6/25/18 - California Planning & Development Report: In the 1980s, two San Diego retail developments helped draw shoppers downtown and cement the city's reputation for innovative planning. Those popular developments were Horton Plaza, an outdoor downtown shopping mall, and Seaport Village, a touristy restaurant and shopping destination built on San Diego Bay on waterfront land once used for shipping.
But San Diego is being swept by the same retail trends as the rest of the U.S., and now both projects are being redeveloped.
Horton Plaza's owners recently announced plans to convert the lagging shopping center into offices suitable for tech, while Seaport Village is slated to be transformed into a series of high-rise towers, with new retail, tech and tourist related buildings set amidst parkland. It will also include San Diego’s answer to Seattle’s Space Needle, anchoring the continent's southwestern corner.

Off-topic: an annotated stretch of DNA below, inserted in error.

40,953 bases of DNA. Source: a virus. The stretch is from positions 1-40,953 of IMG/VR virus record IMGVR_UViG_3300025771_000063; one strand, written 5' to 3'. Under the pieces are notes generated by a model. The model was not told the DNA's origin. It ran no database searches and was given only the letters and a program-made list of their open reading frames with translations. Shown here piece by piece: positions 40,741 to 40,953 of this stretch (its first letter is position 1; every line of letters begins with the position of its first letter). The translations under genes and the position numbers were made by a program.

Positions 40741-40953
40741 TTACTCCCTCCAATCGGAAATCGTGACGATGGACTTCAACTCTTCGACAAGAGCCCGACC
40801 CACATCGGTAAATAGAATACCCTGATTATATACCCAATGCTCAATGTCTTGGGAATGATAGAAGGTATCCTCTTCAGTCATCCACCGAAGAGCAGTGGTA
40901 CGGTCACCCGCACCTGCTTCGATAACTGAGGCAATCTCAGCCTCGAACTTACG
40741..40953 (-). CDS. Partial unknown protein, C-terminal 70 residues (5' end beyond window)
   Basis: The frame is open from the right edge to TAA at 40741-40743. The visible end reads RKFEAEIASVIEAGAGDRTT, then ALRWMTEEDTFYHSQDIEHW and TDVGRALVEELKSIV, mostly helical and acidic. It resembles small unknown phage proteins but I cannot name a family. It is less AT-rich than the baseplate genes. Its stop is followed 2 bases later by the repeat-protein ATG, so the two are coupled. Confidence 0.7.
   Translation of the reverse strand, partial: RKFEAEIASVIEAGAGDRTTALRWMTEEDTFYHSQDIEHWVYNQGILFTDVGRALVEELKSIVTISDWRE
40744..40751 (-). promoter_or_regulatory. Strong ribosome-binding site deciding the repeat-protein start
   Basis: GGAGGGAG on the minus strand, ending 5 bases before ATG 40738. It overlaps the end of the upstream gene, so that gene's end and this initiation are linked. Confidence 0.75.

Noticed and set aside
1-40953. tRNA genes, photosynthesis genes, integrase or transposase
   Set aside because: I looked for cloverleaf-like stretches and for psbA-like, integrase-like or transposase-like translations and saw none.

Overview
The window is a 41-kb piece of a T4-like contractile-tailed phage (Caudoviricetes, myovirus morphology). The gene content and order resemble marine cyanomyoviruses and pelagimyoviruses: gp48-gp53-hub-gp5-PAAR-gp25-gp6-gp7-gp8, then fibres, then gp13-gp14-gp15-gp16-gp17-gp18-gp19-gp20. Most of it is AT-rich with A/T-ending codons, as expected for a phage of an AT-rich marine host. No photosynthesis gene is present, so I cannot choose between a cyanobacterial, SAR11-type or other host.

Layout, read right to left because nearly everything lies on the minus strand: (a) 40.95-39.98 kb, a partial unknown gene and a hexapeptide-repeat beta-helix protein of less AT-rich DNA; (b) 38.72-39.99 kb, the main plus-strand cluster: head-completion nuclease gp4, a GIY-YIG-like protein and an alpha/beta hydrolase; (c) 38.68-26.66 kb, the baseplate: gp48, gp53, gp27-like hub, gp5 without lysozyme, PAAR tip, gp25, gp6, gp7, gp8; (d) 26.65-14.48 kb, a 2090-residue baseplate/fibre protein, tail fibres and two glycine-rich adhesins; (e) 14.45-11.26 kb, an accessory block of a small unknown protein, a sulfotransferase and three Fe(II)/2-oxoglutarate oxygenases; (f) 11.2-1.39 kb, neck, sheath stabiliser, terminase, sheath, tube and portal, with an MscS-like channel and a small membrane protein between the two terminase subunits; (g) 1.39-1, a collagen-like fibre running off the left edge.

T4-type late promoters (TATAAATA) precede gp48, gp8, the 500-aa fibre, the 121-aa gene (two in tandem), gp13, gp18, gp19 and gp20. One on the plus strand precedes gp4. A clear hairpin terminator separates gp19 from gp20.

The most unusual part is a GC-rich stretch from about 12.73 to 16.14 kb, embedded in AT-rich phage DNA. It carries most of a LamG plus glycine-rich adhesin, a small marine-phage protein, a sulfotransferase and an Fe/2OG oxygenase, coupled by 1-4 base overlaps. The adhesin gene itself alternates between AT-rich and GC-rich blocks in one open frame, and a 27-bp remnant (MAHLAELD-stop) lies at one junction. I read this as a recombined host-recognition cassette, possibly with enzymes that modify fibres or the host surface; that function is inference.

It is a $1.5 billion project, to be built on 70 acres around the current site. More than 30 acres are expected to be parks and open space. While the decline of malls and department stores sealed Horton Plaza's fate, the current 14-acre Seaport Village is still prosperous. Its two-story buildings are a draw for tourists and locals, a San Diego version of San Francisco's Pier 39.
Seaport's Village current tenant mix is made up of small businesses that aren't typically found in malls a kite store, a magic shop, a store selling magnets, and one selling tiles.
"Seaport Village is entirely based on impulse purchases," said Chris Glenn, who owns four stores there. "You're not going there to buy a suit."
Glenn said supporters of the village say "it's quaint," or "it's perfect and shouldn't be touched." But other San Diegans, he said, "say it's a rundown tourist trap that should be torn down."
The Port Commission aligned with those seeking a new village, and in 2016 approved a plan by Protea Water Development, a group headed by Yehudi "Gaf" Gaffen, to redevelop it. Now the group is finalizing its plans, and working on a project that could start by 2021 and be finished in 2025.